The door sign of the office welcoming us to the IPMZ said «AND 3.35». It immediately made us think «AND… what is coming next?» We need not have worried. The welcome we received was second to none, the intellectual environment immensely stimulating, and the level of organization and support we received made us yearn for Swiss efficiency when we left.
It was in short, an absolute privilege to be working at IPMZ, and a once-in-a-lifetime opportunity never to be forgotten. It is hard to imagine a better working environment. Moreover, the research is cutting edge and should nationally be labeled triple «i» (i.e. the newly developed sign of excellence ©jameslea), as it is international, interdisciplinary, and highly innovative.
But we were also keen to find out more about the Swiss while we were there (even though Lea is Swiss, she never wants to stop learning and even though James is British, he considers himself a citizen of the world who happens to have a British passport). We noticed that many previous visiting professors had spoken of what it is like to live in Switzerland, mentioning such «classics» as efficient transport and expensive trash bags, or quoting from the film the Third Man that despite 500 years of democracy and peace, the only contribution the Swiss have made to world culture was the cuckoo clock.
We were not satisfied with this. We wanted to delve deeper, like good academics, testing received wisdom about the essential nature of the Swiss (Were they really all modest, understated, and evidence-based?), and if necessary debunking it. So after many weeks of research, we presented our results at the farewell Christmas Apéro.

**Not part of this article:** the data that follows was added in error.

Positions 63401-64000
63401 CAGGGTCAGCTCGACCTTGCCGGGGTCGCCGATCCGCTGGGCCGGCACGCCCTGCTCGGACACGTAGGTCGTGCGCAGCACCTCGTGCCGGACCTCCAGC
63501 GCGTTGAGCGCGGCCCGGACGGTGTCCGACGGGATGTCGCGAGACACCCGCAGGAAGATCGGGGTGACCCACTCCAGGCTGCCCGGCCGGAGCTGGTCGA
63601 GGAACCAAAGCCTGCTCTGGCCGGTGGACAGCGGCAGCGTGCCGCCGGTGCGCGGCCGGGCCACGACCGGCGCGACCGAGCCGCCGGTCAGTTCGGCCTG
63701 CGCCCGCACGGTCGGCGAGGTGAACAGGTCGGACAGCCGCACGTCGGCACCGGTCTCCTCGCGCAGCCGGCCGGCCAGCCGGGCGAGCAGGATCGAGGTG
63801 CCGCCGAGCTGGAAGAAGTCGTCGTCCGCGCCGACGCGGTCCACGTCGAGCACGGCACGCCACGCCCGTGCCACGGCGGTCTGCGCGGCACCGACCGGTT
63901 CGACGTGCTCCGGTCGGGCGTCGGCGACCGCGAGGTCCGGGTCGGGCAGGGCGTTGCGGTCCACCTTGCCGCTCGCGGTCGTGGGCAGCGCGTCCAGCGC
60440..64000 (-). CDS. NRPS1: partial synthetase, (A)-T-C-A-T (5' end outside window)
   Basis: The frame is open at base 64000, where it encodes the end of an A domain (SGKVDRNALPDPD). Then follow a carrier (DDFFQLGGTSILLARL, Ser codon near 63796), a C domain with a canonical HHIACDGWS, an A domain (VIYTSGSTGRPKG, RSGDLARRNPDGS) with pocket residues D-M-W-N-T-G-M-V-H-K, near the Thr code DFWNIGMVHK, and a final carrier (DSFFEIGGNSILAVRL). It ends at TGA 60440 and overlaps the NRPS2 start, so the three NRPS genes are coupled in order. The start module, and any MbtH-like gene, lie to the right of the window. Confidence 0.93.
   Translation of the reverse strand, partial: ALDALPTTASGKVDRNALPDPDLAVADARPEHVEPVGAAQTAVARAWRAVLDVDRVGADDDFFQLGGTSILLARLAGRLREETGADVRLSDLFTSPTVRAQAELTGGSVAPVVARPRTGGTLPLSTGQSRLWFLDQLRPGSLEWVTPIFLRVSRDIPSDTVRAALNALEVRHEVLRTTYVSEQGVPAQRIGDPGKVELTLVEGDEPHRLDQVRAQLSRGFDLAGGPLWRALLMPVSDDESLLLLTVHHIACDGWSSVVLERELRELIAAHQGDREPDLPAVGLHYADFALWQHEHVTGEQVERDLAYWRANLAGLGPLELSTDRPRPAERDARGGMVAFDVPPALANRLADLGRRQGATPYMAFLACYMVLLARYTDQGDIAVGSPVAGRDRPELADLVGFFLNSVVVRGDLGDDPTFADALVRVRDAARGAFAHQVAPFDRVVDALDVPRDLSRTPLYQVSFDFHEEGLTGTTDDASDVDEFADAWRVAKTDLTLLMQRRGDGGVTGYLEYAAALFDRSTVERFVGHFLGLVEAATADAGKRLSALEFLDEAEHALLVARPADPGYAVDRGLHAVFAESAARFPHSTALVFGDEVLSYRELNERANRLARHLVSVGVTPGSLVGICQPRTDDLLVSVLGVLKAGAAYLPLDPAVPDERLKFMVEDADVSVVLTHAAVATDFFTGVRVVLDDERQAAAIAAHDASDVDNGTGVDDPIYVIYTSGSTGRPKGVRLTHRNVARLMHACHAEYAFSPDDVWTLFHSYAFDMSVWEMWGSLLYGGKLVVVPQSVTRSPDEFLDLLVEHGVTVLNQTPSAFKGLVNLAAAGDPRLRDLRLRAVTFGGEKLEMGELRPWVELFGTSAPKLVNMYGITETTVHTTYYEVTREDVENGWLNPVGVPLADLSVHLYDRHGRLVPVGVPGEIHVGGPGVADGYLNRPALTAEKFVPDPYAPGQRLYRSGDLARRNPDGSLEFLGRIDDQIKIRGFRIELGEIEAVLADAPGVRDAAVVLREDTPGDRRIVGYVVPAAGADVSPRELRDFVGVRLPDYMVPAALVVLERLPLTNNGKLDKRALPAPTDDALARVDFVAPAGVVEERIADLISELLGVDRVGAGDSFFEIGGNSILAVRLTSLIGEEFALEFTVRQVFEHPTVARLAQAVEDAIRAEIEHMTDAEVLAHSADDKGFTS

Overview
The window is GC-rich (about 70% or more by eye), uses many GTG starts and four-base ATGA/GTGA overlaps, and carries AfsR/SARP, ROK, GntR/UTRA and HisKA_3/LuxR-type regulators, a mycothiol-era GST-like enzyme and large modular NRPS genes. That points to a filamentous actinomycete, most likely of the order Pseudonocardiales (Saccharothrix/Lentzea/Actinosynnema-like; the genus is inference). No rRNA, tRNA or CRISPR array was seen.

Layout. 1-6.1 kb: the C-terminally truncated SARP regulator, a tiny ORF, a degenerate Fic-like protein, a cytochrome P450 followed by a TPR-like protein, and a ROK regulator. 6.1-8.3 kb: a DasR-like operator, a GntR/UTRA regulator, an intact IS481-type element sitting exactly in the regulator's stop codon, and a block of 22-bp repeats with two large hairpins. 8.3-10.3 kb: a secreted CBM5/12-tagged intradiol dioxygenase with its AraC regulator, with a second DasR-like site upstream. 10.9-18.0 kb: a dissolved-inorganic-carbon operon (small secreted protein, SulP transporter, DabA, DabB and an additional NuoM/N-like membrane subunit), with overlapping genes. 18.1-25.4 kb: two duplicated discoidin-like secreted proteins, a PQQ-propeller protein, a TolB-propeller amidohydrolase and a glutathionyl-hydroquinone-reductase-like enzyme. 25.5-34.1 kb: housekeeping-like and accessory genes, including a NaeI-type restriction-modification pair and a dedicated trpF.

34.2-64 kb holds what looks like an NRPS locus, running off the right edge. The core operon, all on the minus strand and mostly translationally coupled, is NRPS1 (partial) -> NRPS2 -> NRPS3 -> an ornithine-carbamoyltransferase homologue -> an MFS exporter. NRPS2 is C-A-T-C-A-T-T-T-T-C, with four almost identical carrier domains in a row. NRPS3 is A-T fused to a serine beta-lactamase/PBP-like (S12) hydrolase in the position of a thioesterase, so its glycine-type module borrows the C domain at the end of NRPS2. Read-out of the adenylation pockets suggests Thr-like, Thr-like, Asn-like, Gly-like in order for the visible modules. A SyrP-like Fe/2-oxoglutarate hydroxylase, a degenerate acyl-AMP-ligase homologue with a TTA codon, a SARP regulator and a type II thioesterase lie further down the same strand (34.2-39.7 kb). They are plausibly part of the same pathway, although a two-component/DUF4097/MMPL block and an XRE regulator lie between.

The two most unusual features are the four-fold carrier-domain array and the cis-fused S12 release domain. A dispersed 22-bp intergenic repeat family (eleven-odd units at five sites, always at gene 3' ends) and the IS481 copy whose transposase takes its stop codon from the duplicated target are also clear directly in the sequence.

Amongst our many findings were:
- The Swiss invention of the cuckoo clock was in fact «fake news» It comes originally from the Black Forest in Germany (apparently).
- But they have discovered or invented a whole swathe of (mainly household) products like LSD, aluminium foil, cling film and the toilet duck.
- The Swiss beat the Germans into second place for having the fastest pace of life in the world (as measured by the speed at which pedestrians walked a distance of 20 meters when the sun was shining, how long it took to buy a stamp at a post office, and the accuracy of public clocks).
- The Swiss don’t do small talk like commenting on the weather, and only talk about religion, sex and money in the privacy of their homes.
Despite this last characteristic of the Swiss (i.e. no small talk from Lea), surprisingly we established much rapport while sharing an office. In short, we both had a ball. We should thank everyone – not just the managers, the professors, the post-docs and docs, but also all the support staff.
We left with very heavy hearts, but so grateful for the intellectual and social nourishment that IPMZ offered us, and for the professional and personal friendships in the future.